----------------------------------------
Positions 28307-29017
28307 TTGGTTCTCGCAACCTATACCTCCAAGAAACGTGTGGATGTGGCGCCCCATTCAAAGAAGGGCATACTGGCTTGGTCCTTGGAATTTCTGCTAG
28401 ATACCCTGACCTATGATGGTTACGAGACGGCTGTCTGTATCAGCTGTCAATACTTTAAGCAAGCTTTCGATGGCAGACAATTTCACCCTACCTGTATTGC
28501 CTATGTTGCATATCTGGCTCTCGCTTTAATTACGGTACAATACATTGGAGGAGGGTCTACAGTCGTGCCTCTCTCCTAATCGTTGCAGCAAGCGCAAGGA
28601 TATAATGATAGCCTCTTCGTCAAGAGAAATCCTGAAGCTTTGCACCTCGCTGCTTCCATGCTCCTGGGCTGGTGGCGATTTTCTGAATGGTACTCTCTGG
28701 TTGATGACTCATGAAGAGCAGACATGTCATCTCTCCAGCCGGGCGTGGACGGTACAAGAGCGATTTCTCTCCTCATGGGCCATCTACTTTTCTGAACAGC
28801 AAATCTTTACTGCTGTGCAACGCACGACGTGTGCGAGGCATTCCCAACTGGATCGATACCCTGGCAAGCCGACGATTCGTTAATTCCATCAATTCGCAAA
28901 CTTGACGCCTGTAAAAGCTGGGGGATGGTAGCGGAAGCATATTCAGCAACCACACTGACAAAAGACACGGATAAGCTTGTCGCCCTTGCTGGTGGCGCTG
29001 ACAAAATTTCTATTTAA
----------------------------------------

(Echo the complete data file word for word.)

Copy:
Positions 28307-29017
28307 TTGGTTCTCGCAACCTATACCTCCAAGAAACGTGTGGATGTGGCGCCCCATTCAAAGAAGGGCATACTGGCTTGGTCCTTGGAATTTCTGCTAG
28401 ATACCCTGACCTATGATGGTTACGAGACGGCTGTCTGTATCAGCTGTCAATACTTTAAGCAAGCTTTCGATGGCAGACAATTTCACCCTACCTGTATTGC
28501 CTATGTTGCATATCTGGCTCTCGCTTTAATTACGGTACAATACATTGGAGGAGGGTCTACAGTCGTGCCTCTCTCCTAATCGTTGCAGCAAGCGCAAGGA
28601 TATAATGATAGCCTCTTCGTCAAGAGAAATCCTGAAGCTTTGCACCTCGCTGCTTCCATGCTCCTGGGCTGGTGGCGATTTTCTGAATGGTACTCTCTGG
28701 TTGATGACTCATGAAGAGCAGACATGTCATCTCTCCAGCCGGGCGTGGACGGTACAAGAGCGATTTCTCTCCTCATGGGCCATCTACTTTTCTGAACAGC
28801 AAATCTTTACTGCTGTGCAACGCACGACGTGTGCGAGGCATTCCCAACTGGATCGATACCCTGGCAAGCCGACGATTCGTTAATTCCATCAATTCGCAAA
28901 CTTGACGCCTGTAAAAGCTGGGGGATGGTAGCGGAAGCATATTCAGCAACCACACTGACAAAAGACACGGATAAGCTTGTCGCCCTTGCTGGTGGCGCTG
29001 ACAAAATTTCTATTTAA